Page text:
Sochi 2014: Russian Olympics begin

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The 2014 Olympic Games kicked off on Feb. 7 with a dazzling Opening Ceremony.

The show began with a video of a little girl asleep in her bed. Her dreams guided the audience through thousands of years of Russian history. She flew through the air and then beckoned to five giant snowflakes, which opened to form the shape of the five Olympic Rings.  The fifth ring malfunctioned, and did not open.

The Sretensky Monastery Choir then took to the floor and sang the Russian national anthem.

A trio of horses known as Troika galloped across the arena during the opening ceremonies. Photo courtesy of MCT Campus.

A trio of horses known as Troika galloped across the arena during the opening ceremonies. Photo courtesy of MCT Campus.

Then came the parade of nations. Greece led the nations, who followed in alphabetical order according to the Russian alphabet. The Russian were the last to process in to much fanfare.

The rest of the ceremony paid tribute to Russia’s history and culture, including music by Stravinsky and Tchaikovsky, with selections from “Swan Lake,” and “The Nutcracker.”  The well-known Bolshoi Ballet Company performed a scene from Tolstoy’s “War and Peace.”

There were also tributes to Russia’s well-known inventors and scientists including Dimitri Mendeleev, who solidified the periodic table of elements, and aviator Igor Sikorsky.

The Olympic torch is carried in by legendary Russian athletes during the Opening ceremonies in Sochi. Photo Courtesy of MCT Campus.

The Olympic torch is carried in by legendary Russian athletes during the Opening ceremonies in Sochi. Photo Courtesy of MCT Campus.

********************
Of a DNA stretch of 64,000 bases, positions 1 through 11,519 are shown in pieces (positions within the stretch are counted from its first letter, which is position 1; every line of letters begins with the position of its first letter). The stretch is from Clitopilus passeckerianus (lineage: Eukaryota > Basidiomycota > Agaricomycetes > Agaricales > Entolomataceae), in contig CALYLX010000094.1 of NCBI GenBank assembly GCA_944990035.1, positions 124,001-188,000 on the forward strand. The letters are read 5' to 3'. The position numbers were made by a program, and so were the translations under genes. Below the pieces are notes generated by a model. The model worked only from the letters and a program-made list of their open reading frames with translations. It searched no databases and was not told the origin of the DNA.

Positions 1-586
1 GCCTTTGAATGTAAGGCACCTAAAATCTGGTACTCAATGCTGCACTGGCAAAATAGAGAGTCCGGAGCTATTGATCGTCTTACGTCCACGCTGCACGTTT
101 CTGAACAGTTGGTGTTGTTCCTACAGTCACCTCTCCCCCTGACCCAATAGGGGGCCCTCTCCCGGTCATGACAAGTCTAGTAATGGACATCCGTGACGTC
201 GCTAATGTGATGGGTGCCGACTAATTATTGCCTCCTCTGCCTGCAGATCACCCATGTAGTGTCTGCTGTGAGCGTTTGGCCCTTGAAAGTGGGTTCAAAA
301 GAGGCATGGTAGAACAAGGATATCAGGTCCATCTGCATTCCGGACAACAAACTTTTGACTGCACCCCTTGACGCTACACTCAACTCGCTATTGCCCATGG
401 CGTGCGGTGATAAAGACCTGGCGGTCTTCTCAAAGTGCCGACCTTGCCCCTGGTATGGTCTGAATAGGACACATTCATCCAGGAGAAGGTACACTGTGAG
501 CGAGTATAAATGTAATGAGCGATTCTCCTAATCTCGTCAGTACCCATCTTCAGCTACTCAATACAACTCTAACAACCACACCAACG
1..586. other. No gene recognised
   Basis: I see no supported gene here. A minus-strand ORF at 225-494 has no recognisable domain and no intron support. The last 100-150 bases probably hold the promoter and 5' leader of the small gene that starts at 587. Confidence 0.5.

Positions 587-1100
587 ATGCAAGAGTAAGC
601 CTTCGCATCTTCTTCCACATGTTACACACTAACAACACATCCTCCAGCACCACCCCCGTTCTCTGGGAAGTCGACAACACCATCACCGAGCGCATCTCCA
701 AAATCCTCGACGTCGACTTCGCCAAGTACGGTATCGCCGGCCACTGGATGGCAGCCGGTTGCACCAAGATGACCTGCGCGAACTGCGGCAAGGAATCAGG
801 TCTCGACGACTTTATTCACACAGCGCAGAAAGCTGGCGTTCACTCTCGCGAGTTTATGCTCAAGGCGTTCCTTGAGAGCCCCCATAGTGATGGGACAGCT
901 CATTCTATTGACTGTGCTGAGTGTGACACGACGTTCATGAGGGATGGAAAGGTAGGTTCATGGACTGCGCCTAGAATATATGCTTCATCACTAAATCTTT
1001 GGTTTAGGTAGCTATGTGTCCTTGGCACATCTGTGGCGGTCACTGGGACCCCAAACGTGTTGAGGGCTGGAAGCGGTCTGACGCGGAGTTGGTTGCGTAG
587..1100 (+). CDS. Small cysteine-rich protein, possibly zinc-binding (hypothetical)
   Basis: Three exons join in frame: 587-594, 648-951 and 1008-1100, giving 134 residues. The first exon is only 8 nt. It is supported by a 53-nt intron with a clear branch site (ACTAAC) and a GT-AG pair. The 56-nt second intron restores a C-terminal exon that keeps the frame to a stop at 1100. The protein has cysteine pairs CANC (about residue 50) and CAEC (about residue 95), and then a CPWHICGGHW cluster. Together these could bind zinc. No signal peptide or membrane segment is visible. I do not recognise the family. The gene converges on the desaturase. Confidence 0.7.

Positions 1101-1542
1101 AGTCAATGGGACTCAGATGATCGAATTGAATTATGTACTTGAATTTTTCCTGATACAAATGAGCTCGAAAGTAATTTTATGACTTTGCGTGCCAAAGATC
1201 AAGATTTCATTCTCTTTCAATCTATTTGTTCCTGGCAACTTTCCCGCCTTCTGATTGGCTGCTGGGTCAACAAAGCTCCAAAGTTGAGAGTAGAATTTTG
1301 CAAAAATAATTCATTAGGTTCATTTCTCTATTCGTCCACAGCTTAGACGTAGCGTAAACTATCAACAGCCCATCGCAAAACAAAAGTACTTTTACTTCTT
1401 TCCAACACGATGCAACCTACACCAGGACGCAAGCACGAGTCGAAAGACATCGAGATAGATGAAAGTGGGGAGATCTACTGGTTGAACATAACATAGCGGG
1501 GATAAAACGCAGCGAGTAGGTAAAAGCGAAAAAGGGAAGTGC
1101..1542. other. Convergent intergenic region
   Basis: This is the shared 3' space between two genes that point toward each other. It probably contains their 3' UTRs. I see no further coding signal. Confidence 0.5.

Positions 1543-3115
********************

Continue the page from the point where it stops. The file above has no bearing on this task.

At the end of the three-hour ceremony, the Olympic cauldron was lit by hockey legend Vladislav Tretiak and figure skater Irina Rodnina. Other torchbearers included tennis player Maria Sharapova, gymnast Alina Kabaeva, pole vaulter Yelena Isinbayeva and wrestler Aleksander Karelin.

There is some controversy surrounding several of the selected torchbearers. “Today Show” anchor Matt Lauer said about Kabeava, “according to all reports, she’s in a relationship with Russian president Vladimir Putin.” Another contested choice was Rodnina, who tweeted a racist photo mocking President Barack Obama last September.

#SochiProblems

Since arriving in Sochi, many journalists and athletes have encountered bizarre and substandard living conditions, leading to the trending hashtag, “SochiProblems.”

Many hotels are unfinished or in the process of being remodeled, sporting loose wires, falling plaster and contaminated water. One journalist encountered live wires in his shower. Several people tweeted their confusion over the bathroom situations, including toilets right next to one another and fire hoses above sinks.

American bobsledder Johnny Quinn’s tweet featuring a picture of his demolished bathroom door that he had to punch through to escape went viral. The accompanying tweet said: “…With no phone to call for help, I used my bobsled push training to break out. #SochiJailBreak.”